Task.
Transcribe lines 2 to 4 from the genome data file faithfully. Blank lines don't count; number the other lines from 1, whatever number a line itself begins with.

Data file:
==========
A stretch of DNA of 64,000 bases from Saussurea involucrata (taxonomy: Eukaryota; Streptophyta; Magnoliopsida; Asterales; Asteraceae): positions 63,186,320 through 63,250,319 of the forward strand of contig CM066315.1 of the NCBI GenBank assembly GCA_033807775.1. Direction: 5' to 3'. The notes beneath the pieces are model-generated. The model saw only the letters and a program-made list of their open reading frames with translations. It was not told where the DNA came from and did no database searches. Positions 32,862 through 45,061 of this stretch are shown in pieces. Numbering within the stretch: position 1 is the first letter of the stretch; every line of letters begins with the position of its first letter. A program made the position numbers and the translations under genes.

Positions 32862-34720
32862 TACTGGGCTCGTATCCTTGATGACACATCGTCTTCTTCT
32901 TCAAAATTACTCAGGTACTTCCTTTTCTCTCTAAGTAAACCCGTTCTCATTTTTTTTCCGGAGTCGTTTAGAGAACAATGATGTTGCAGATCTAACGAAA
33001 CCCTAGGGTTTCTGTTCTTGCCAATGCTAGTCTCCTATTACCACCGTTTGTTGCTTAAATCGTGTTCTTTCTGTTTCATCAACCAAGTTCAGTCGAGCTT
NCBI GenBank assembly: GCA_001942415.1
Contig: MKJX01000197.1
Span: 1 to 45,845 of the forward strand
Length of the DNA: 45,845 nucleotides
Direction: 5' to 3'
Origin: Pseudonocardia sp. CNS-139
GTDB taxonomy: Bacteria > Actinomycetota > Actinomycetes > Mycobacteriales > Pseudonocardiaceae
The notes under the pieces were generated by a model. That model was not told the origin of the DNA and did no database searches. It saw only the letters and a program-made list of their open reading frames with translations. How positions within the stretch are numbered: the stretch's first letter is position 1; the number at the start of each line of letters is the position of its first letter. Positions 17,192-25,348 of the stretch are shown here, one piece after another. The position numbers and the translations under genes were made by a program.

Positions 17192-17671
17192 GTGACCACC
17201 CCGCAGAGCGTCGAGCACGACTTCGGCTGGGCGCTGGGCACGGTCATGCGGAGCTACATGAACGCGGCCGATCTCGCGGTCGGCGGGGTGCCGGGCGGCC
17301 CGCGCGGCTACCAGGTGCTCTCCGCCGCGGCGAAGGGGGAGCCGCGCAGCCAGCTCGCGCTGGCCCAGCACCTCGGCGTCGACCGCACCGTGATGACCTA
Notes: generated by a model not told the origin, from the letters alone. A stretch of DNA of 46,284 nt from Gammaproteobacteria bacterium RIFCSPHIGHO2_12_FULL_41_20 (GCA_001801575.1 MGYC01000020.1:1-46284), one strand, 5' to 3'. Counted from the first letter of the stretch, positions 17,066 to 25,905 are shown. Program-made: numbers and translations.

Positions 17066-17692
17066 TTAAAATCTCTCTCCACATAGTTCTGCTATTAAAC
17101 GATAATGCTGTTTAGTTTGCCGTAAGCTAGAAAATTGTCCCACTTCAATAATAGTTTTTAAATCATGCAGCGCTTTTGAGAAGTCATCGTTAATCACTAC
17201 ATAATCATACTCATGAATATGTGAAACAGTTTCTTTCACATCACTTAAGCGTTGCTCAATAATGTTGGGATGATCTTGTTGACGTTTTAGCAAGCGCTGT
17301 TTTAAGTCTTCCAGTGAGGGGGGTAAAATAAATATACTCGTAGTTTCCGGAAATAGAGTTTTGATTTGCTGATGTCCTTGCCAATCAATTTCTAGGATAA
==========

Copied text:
Positions 32862-34720
32862 TACTGGGCTCGTATCCTTGATGACACATCGTCTTCTTCT
32901 TCAAAATTACTCAGGTACTTCCTTTTCTCTCTAAGTAAACCCGTTCTCATTTTTTTTCCGGAGTCGTTTAGAGAACAATGATGTTGCAGATCTAACGAAA